Rule 12(c) permits a party to move for judgment "after the pleadings are closed -- but early enough not to delay trial." In deciding a motion for judgment on the pleadings, the court "views the facts in the complaint in the light most favorable to the nonmoving party." Buchanan-Moore v. County of Milwaukee, 570 F.3d 824, 827 (7th Cir. 2009). Accord Pisciotta v. Old National Bancorp, 499 F.3d 629, 633 (7th Cir. 2007)("We take the facts alleged in the complaint as true, drawing all reasonable inferences in favor of the plaintiff."). See also Thomas v. Guardsmark, Inc., 381 F.3d 701, 704 (7th Cir. 2004); GATX Leasing Corp. v. National Union Fire Ins. Co., 64 F.3d 1112, 1114 (7th Cir. 1995).
In other words, the same standard governs Rule 12(c) motions for judgment on the pleadings and Rule 12(b)(6) motions to dismiss for failure to state a claim. United States v. Wood, 925 F.2d 1580, 1581 (7th Cir. 1991).The motions are just made at different points in the litigation.*fn2
So this Court applies the approach established in Ashcroft v. Iqbal, -- U.S. --, 129 S. Ct. 1937, 1949 (2009), and Bell Atlantic Corp. v. Twombly, 550 U.S. 544, 570 (2007). As with Rule 12(b)(6) motions, to survive a Rule 12(c) motion, the complaint must allege sufficient facts which -- accepted as true -- state a claim to relief that is facially plausible. "A claim has facial plausibility when the plaintiff pleads factual content that allows the court to draw the reasonable inference that the defendant is liable for the misconduct alleged." Bausch, 630 F.3d at 558, quoting Twombly, 550 U.S. at 570.
However, if matters "outside the pleadings" are presented to and considered by the court on a motion for judgment on the pleadings, the motion "must be treated as one for summary judgment," and all parties must be given a reasonable opportunity to present pertinent materials. FED.R.CIV.P. 12(d).See also General Ins.
Co. of America v. Clark Mall Corp., -- F.3d --, 2011 WL 1663374 (7th Cir. May 4, 2011).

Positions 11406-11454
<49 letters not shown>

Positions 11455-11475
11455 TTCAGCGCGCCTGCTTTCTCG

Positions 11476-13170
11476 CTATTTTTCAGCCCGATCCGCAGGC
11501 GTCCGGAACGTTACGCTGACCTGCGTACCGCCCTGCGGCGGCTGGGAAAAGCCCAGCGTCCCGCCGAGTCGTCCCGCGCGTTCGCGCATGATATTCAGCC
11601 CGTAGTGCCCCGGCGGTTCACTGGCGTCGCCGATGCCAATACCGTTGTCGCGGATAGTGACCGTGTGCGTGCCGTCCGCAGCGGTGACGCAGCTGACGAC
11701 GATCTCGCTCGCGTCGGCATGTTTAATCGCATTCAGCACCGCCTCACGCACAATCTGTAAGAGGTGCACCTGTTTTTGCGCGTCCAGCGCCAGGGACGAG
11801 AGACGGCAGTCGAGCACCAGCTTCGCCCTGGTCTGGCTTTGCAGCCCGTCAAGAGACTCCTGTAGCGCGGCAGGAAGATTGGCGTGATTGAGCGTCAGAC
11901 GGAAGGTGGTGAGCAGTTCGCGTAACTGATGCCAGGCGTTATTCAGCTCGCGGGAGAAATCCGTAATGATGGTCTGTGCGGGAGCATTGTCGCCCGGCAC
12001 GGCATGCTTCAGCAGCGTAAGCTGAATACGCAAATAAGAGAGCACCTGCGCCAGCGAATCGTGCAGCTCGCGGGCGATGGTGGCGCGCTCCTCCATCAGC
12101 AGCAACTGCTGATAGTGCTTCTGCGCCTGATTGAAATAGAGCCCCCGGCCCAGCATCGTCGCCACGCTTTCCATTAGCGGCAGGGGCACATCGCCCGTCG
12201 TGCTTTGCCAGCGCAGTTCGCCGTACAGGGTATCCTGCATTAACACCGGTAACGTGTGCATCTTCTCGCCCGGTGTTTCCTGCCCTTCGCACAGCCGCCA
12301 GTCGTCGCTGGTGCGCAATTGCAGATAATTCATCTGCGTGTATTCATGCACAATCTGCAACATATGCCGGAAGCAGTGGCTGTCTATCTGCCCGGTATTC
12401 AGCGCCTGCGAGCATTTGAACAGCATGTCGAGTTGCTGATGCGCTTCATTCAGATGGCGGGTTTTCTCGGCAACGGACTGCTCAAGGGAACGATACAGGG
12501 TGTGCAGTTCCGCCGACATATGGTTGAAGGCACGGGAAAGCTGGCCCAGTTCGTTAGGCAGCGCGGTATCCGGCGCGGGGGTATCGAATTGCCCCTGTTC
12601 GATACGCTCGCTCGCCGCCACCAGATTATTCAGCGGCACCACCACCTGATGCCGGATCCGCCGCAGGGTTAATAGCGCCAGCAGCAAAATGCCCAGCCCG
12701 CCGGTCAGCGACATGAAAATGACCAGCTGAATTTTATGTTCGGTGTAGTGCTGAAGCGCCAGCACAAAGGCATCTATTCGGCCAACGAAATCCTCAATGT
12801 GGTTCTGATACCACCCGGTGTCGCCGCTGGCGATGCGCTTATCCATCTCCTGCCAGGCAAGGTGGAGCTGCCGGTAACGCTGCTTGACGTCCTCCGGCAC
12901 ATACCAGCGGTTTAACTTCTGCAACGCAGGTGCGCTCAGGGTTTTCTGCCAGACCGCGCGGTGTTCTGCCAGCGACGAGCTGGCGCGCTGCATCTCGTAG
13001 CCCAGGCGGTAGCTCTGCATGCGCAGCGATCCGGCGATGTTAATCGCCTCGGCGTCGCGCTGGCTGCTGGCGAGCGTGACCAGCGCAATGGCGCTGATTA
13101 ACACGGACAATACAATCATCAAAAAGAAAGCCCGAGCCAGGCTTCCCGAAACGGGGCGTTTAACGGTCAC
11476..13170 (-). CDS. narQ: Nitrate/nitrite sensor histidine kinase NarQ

Thus, on a typical motion for judgment on the pleadings, the "court considers the pleadings alone, which consist of the complaint, the answer, and any written instruments attached as exhibits."Housing Authority Risk Retention Group, Inc. v. Chicago Housing Authority, 378 F.3d 596, 600 (7th Cir. 2004). See also Thompson v. Illinois Dept. of Professional Regulation, 300 F.3d 750, 753 (7th Cir. 2002); FED.R. CIV.P.7(a); FED.R.CIV.P.10(c).
Mindful of these standards and confining its analysis to the "pleadings," the undersigned Judge reviews the June 6, 2011 motion, plus the supporting and opposing memoranda (Docs. 33, 34, 36, 39).
The Wabash County Sheriff's Department moves for judgment on the pleadings under Federal Rule of Civil Procedure 12(c) as to three counts -- Counts I, VII and VIII. An initial point bears mention here. These three counts are directed against both the Wabash County Sheriff's Department and the "Unidentified Officers of the Wabash County Sheriff's Department."
No one has been served, no one has answered, and no one has appeared for the Unidentified Officers. The Sheriff's Department answered on September 21, 2010, and interposed a Second Affirmative Defense (Doc. 16, p. 7) stating: "Wabash County Sheriff's Department is a non-suable entity." The motion for judgment on the pleadings was filed not by any named Defendant but by the Sheriff of Wabash County (Joe Keeling), on behalf of the Sheriff's Department.
There is no motion by Defendants to dismiss the Department as improperly sued. There is no motion to substitute Sheriff Keeling for the Department. The motion for judgment on the pleadings states in passing that Keeling was incorrectly sued as the Wabash County Sheriff's Department and that Sheriff Keeling is the correct Defendant (Doc. 33, p. 1). The supporting memo contains a footnote (Doc. 34, p. 1, n. 1) which similarly declares: "Since the Wabash County Sheriff's Department does not enjoy a separate legal existence apart from that of Sheriff Keeling, it is not an entity subject to suit." Plaintiff's counsel flatly disputes this statement, citing one case for the proposition that sheriff's departments may be sued under § 1983 (Doc. 36, pp. 2-3, citing DeGenova v. Sheriff of DuPage County, 209 F.3d 973 (7th Cir. 2000)).
Defendants do not seek judgment on this ground, and (as is described below) the Court need not resolve the issue to decide the motion before it. The undersigned Judge notes the following, however.
DeGenova supports Plaintiff's assertion that, "Sheriffs in Illinois are distinct legal entities and may be sued under § 1983" (Doc. 36, p. 3, emphasis added). But in equating sheriffs to sheriffs' departments, Plaintiff misses the heart of Defendants' argument. Defendants do not dispute that sheriffs can be sued. This is precisely why Sheriff Keeling filed pleadings on behalf of the Sheriff's Department. He claims he, as Sheriff, is the proper Defendant (not the Department, whom Plaintiff named in the complaint). Indeed, the actual named defendant in DeGenova was the ...